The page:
Original languageEnglish
Pages (from-to)282-295
JournalAgricultural Systems
Volume159
Early online date21 May 2017
DOIs
Publication statusPublished - Jan 2018

Fingerprint

Zimbabwe
livestock
farming systems
climate change
climate
farms
dry season
income
stover
livestock production
rangelands
decision making
pastures
forage
grasses
milk
crop year
farm management
forage legumes
crop models

Keywords

  • Crop-livestock interactions
  • Crude protein
  • Forage
  • Metabolizable energy
  • Resilience
  • Soil fertility
  • Vulnerability

Cite this

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title = "Effects of climate change and adaptation on the livestock component of mixed farming systems: A modelling study from semi-arid Zimbabwe",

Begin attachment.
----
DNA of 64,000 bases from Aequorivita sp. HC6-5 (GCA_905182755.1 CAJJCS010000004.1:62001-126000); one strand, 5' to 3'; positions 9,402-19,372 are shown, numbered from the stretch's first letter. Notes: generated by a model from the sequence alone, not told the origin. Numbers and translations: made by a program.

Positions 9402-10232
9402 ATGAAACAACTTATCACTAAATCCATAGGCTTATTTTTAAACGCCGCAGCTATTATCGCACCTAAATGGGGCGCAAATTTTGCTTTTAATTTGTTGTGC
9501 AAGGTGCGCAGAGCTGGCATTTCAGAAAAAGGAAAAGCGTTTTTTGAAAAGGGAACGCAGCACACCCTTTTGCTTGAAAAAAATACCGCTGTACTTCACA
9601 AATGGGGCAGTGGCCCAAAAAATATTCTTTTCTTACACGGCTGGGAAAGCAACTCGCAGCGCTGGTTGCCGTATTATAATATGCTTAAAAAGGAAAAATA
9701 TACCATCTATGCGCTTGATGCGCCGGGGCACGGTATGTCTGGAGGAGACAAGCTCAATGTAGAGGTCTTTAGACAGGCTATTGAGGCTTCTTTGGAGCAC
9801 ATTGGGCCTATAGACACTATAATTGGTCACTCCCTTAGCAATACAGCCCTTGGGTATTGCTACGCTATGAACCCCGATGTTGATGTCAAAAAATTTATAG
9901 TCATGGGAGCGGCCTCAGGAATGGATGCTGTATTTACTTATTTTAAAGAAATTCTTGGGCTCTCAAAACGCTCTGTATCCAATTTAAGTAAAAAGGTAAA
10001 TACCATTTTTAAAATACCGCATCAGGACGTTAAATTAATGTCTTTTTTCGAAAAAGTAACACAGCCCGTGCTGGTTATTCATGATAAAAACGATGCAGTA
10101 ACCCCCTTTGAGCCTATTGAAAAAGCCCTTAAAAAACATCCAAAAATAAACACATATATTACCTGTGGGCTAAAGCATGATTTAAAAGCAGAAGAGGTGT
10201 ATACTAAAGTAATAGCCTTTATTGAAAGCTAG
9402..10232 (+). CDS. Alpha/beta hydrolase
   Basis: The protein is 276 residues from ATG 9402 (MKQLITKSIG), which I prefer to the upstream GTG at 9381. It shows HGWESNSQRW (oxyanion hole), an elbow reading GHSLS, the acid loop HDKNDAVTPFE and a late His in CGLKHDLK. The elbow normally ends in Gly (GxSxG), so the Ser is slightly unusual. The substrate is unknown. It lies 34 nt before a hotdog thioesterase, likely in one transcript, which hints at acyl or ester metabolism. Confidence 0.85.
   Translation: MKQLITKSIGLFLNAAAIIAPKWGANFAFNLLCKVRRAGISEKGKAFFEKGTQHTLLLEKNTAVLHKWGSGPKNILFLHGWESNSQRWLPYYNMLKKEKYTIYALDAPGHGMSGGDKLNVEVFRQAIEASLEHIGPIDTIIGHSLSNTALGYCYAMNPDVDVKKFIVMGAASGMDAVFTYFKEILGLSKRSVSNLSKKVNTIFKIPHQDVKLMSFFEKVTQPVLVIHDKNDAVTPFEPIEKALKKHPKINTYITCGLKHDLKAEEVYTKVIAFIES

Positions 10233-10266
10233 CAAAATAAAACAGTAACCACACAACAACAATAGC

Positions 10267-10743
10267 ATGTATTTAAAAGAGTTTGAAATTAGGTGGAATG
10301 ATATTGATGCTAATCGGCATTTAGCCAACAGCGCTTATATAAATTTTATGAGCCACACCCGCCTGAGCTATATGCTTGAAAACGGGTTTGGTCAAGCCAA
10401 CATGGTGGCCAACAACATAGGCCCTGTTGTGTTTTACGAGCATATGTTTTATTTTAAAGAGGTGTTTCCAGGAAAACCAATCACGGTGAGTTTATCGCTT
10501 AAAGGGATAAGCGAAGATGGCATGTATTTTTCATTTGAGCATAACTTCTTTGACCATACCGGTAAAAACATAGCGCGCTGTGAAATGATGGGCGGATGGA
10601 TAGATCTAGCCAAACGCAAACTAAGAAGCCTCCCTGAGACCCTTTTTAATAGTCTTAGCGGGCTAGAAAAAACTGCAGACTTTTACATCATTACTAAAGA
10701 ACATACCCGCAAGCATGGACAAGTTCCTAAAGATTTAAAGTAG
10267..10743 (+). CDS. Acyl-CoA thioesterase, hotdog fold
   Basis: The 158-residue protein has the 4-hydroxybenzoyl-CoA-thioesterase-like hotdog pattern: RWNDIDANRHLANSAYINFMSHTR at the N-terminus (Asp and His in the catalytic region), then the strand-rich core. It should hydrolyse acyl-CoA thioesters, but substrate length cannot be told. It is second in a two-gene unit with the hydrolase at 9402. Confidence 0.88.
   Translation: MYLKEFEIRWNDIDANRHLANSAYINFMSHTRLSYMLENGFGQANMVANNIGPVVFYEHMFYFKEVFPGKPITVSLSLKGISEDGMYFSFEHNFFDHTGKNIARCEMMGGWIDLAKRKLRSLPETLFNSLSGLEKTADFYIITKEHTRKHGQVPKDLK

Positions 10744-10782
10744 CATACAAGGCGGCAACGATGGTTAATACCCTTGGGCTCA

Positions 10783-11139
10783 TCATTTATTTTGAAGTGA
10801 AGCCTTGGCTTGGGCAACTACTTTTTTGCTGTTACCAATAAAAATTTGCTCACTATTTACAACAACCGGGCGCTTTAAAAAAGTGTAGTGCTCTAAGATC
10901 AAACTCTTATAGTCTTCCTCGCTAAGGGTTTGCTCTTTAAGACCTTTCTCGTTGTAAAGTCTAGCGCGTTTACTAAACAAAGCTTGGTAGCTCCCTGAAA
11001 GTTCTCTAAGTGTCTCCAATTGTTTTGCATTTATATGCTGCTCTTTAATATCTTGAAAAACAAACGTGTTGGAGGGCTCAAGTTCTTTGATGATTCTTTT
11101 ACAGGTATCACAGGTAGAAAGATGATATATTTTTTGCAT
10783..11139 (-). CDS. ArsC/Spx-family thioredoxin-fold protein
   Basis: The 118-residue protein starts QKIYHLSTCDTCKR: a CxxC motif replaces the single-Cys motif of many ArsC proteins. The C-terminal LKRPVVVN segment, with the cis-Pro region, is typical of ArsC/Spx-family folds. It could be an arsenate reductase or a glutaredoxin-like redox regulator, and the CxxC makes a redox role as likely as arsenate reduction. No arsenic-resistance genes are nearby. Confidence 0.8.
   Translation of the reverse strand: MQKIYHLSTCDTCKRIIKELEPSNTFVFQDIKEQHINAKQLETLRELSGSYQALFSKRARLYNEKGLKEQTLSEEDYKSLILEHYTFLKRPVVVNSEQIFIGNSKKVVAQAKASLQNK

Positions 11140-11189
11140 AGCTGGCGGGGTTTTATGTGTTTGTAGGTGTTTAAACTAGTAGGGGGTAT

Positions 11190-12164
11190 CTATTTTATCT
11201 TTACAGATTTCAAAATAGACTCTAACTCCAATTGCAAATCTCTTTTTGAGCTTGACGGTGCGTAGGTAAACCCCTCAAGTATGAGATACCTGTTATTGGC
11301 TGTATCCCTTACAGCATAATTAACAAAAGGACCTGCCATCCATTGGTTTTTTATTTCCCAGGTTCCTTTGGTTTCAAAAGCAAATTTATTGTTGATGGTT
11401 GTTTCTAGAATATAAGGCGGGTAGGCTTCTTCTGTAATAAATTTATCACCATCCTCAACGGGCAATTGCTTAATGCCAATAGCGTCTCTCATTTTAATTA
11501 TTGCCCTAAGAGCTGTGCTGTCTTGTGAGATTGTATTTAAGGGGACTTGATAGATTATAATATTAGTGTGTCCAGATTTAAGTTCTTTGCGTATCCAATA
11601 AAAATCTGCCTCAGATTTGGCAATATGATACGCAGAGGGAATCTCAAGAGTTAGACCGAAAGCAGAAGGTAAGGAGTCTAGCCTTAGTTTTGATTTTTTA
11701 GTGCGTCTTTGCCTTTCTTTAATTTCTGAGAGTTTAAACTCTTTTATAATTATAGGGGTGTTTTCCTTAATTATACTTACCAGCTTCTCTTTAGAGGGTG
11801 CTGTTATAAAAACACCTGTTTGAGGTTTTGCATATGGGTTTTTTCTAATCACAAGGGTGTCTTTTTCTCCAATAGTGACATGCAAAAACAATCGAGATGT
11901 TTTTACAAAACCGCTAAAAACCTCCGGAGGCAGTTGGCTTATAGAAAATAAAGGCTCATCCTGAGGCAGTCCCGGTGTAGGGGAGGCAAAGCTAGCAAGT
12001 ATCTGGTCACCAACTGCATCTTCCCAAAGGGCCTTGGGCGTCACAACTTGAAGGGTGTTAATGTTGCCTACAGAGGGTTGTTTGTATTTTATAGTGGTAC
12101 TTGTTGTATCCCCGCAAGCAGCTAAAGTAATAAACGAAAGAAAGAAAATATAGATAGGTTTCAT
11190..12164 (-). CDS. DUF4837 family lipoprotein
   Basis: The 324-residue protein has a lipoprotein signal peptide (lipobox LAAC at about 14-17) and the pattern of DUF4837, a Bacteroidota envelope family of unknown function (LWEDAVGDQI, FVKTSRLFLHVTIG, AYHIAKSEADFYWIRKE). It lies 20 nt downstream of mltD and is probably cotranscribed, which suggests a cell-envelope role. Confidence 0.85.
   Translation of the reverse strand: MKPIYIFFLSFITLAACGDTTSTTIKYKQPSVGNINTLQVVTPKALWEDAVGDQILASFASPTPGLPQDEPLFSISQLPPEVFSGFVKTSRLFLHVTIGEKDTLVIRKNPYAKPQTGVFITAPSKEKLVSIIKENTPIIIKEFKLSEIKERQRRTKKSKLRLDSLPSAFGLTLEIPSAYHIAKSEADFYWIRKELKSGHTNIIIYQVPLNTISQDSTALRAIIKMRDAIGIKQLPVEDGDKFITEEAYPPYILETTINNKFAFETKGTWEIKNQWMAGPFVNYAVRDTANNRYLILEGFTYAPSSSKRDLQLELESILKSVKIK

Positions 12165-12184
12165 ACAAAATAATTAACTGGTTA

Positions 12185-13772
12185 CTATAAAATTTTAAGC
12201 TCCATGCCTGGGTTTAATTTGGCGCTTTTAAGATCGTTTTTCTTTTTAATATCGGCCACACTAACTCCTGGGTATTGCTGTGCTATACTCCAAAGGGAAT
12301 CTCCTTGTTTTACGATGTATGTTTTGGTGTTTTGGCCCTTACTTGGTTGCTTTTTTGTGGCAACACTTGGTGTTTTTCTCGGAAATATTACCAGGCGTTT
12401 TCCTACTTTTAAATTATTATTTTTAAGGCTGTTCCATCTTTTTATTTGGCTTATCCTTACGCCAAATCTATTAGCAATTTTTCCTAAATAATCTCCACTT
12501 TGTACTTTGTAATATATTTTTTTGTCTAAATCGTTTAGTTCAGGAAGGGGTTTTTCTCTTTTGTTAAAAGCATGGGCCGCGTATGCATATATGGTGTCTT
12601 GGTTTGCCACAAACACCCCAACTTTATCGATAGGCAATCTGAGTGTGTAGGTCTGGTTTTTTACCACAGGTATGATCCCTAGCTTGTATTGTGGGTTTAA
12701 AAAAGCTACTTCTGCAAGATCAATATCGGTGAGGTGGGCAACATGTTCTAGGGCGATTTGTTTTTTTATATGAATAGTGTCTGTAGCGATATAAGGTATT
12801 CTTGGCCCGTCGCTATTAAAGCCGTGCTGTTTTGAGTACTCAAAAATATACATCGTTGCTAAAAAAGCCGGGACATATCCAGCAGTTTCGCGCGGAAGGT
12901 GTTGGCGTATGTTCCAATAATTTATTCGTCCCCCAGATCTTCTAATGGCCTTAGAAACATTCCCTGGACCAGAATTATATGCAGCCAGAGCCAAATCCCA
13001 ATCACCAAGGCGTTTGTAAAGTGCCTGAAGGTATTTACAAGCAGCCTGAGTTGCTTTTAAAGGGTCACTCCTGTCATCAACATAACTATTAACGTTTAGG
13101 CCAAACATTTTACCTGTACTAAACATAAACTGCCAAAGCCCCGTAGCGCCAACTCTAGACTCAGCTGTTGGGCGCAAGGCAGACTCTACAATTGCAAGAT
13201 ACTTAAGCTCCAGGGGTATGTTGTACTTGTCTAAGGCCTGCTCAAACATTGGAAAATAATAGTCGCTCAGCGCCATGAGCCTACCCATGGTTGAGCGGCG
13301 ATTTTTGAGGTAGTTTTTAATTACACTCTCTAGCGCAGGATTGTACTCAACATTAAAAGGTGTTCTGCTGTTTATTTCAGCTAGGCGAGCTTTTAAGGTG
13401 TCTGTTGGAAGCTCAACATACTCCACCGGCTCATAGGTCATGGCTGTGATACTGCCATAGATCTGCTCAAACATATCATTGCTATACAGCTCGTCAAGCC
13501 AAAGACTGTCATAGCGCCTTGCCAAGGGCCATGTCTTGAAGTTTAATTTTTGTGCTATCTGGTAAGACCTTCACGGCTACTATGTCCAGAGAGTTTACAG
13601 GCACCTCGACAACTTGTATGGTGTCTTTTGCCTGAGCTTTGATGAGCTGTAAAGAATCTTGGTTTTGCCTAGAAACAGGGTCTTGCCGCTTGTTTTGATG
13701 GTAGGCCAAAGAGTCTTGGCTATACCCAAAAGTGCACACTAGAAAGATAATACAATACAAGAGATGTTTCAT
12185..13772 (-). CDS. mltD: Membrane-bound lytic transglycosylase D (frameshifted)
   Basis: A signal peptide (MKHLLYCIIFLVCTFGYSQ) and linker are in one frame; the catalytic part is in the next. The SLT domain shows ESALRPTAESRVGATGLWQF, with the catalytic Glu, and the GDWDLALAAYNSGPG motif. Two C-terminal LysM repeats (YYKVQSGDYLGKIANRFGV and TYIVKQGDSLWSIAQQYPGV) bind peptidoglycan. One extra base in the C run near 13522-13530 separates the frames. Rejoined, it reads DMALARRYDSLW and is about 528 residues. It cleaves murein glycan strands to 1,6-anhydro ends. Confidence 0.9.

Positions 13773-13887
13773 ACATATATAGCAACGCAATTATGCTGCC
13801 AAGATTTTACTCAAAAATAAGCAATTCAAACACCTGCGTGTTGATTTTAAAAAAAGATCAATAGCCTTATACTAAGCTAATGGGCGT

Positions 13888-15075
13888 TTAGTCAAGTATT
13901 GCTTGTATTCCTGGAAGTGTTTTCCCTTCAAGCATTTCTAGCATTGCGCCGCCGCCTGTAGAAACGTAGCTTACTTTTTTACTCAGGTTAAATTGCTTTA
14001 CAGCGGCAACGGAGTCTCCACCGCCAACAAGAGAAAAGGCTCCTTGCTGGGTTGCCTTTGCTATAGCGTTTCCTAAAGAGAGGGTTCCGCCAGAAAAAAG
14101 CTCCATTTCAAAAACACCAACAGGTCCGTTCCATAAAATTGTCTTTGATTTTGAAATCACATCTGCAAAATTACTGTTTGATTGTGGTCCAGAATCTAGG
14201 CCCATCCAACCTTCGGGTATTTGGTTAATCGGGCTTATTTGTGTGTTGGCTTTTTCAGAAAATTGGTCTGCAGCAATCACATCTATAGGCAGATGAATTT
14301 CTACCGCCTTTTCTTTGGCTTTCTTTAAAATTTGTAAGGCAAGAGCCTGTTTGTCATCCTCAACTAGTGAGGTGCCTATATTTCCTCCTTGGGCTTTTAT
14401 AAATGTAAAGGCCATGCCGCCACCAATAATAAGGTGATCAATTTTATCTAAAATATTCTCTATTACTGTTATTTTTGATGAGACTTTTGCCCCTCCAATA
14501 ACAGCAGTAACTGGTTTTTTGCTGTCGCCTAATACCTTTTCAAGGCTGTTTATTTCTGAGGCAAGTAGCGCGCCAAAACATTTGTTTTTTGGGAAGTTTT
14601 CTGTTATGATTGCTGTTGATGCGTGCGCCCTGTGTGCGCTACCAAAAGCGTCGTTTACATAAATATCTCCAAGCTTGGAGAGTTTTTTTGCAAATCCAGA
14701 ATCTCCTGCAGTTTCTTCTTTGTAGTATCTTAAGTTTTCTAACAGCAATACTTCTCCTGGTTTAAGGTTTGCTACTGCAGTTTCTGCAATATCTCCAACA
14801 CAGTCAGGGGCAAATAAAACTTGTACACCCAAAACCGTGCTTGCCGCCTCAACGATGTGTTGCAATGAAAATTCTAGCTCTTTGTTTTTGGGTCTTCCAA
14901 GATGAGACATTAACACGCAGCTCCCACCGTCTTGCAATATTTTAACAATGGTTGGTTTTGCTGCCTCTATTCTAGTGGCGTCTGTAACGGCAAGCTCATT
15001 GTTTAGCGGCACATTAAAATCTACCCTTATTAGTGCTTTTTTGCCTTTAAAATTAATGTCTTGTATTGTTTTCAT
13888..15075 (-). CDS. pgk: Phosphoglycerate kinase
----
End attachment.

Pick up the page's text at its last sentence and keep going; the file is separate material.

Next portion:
abstract = "Large uncertainties about the impacts of climate change and adaptation options on the livestock component of heterogeneous African farming systems hamper tailored decision making towards climate-smart agriculture. This study addressed this knowledge gap through the development and use of a dynamic modelling framework integrating climate, crop, pasture and livestock models. The framework was applied to a population of 91 farms located in semi-arid Zimbabwe to assess effects on livestock production resulting from climate change and management interventions. Climate scenarios representing relative {"}cool-wet{"}, {"}hot-dry{"} and {"}middle{"} conditions by mid-century (2040-2070) for two representative concentration pathways were compared with the baseline climate. On-farm fodder resources and rangeland grass production were simulated with the crop model APSIM and the pasture model GRASP respectively. The simulated fodder availability was used in the livestock model LIVSIM to generate various production indicators including milk, offtake, mortality, manure, and net revenue. We investigated the effects of two adaptation packages targeting soil fertility management and crop diversification and quantified the sensitivity to climate change of both current and improved systems. Livestock productivity was constrained by dry-season feed gaps, which were particularly severe for crude protein and caused by the reliance on rangeland grazing and crop residues, both of low quality in the dry season. Effects on grass and stover production depended on the climate scenario and the crop, but year-to-year variation generally increased. Relative changes in livestock net revenue compared to the baseline climate varied from a 6{\%} increase to a 43{\%} decrease, and the proportion of farmers negatively affected varied from 20{\%} to 100{\%}, depending on the climate scenario. Adverse effects of climate change on average livestock production usually coincided with increased year-to-year variability and risk. Farms with larger stocking density faced more severe feed gaps and were more sensitive to climate change than less densely stocked farms. The first adaptation package resulted in increased stover production and a small increase in livestock productivity. The inclusion of grain and forage legumes with the second package increased milk productivity and net revenues more profoundly by 30{\%}. This was attributed to the alleviation of dry-season feed gaps, which also reduced the sensitivity to climate change compared to the current system. Clearly, individual farms were affected differently by climate change and by improved farm management, illustrating that disaggregated impact assessments are needed to effectively inform decision making towards climate change adaptation.",